Today in My History2000: It's Raining Dogs
2001: Sex and the City
2002: The Walls are Closing In
2003: Can't We All Just Get Along?
2005: Good News and Better News
2006: She Ain't What She Used to Be
2007: Speaking in Tongues
2008: Lunch with Oprah
2009: R.I.P. Dougri
2010: Musing About Music
2011: Don't Ring Dem Bells for Me
Books Read in 2012
"Journey, a Novel"
Video of the Week
Easter 2012 from Bev Sykes on Vimeo.
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My Compassion Kids
The Pen Pal Project
RAINY DAY AT LOGOS
11 April 2012
I've learned in my brief time working at Logos Books that rainy days are usually slow, so I was surprised that it was so busy today.
There were already several customers there when I arrived. Peter was waiting for Susan to pick him up, since it was raining, so I took his chair and he placed himself by the front door. The first thing I noticed was that Tina Fey's "Bossypants" was now on the shelf. I pounced on it. I attended the April luncheon of the Woodland Shakespeare Club on Saturday. I am apparently on the wait list to be admitted as a member, so I picked up the list of the books they are going to read next year (their season goes October to April). "Bossypants" is on the list and so I bought it, though I didn't want to read it today. When am I going to find it cheaper than $5?
Next I started exploring the shelves to see what struck my fancy today. I finally chose this one:
Now, anybody who has read Michener's books would be shocked to think I would consider reading one of them in an afternoon, but it is only 244 and grew out of his research for his book "Alaska" (a more typical Michener length of nearly 900 pages). I didn't really think I could finish 244 pages in an afternoon, and I was right, but it only took me an hour more to finish it when I got home.
You don't want to read Michener quickly. You want to savor his descriptions and roll around in the story. This is actually only 240 pages and is a story of an unlikely crew of four English gentlemen and one Irish tenant who take off to hunt for gold. After reading a report of a ship loaded with "gold bars" heading out of the Yukon Territory, Lord Evelyn Luton decides he wants a piece of the action and assembles a crew of four, plus someone to be their servant and he heads for Canada. The problem is that he refuses to set foot on American soil because he wants to support the British holdings in Canada and doesn't think much of those American upstarts. This decision, which makes the journey much more difficult than it should have been, proves disastrous, but the story of the travel across Canada from Quebec to Dawson City is fascinating and difficult to put down.
I did put it down several times, though, what with all the customers we had through there. And these were people who were choosing philosophy and science and classic literature, or huge stacks of books.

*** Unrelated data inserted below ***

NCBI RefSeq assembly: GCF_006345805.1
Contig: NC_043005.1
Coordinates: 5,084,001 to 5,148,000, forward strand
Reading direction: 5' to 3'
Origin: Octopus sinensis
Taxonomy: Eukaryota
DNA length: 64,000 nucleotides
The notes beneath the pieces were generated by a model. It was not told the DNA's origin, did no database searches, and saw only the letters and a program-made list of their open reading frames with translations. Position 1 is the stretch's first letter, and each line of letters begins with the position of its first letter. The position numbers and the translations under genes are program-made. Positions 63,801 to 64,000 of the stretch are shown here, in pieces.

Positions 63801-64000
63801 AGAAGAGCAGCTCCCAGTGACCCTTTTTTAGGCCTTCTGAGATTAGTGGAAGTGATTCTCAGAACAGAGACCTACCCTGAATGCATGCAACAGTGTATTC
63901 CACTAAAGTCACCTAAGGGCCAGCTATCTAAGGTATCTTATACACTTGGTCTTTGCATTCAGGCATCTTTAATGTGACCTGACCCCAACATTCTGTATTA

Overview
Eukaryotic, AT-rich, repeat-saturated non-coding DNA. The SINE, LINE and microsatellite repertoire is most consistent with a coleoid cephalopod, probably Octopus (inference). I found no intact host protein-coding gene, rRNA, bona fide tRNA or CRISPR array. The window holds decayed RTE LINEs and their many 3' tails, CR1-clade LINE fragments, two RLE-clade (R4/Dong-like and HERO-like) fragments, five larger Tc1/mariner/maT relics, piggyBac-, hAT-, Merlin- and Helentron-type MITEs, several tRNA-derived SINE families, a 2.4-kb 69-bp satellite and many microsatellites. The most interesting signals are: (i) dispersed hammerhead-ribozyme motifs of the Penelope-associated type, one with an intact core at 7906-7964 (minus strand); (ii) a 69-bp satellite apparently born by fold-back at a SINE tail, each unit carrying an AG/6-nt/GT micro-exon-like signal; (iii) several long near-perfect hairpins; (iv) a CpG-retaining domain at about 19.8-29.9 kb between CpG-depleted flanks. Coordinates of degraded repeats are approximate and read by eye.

One guy wanted help choosing a novel which would trace the life of someone from childhood through adulthood. I drew a complete blank, though I did eventually recommend "Picture of Dorian Gray" or one of David Sidaris' books. He ended up taking Dorian Gray. Amazing that for someone who wrote an entire journal entry on biographies, I couldn't come up with a single title. But he was looking for fiction, I think.
One guy brought in an armful of philosophy and science books to donate and took away as many philosophy and science books to read. Sadly, he left his credit card behind. I went chasing after him, but couldn't reach him in time.
A woman brought her teenage son and then really made a dent in the shelves with a huge stack of books to take home.
I'm finding that I'm really loving the number of people who are reading and who relish real books, especially the younger people.
There were three university girls who where in the shelves for nearly half an hour, talking about books they had read and reveling in the look and feel of books. They spent a long time comparing Heathcliff to Mr. Darcy, I remember.
The thing I found most interesting about them is their accent. I don't mean they had come from a foreign country, but I'm realizing that college students, particularly girls, have a definite accent. It's sort of a variation on "valley girl" (where every sentence ends with shift upwards, like there are no declarative sentences, but only questions). College girls have this gutteral sound in their throats as they talk, like there is a little buzzer in there, and the cadence of their vocalizations is distinctive. I don't think they talk that way when they are talking to someone who is not a fellow student, but it is definitely distinctive when they travel in packs. But I liked them because of how excited they were to be around so many books.
A guy I'm starting to recognize came rushing in, grabbed a book he had seen on the shelf a week ago, and bought it before rushing out again. He's the only one I recognize (so far) as a repeat customer.
Another guy (who set off my gaydar) bought a stack of books including one on fishing for his father for Father's day.
Susan always sends out a thank you after you work a stint. I managed to sell nearly $200. Since I had filled the sheet of paper on which I record each sale, I knew that it was a chunk of money. It's always nice to know that I've helped bring in that much money.
At the end of the day, I packed up "Bossypants" and "Journey" (which I'm going to give to my friend Ruth next week) and headed home so I could finish reading "Journey" before cooking dinner! Books have assumed a much larger place in my life this year, I'm discovering!
PHOTO OF THE DAY
No. I'm not sleeping; I'm reading my book.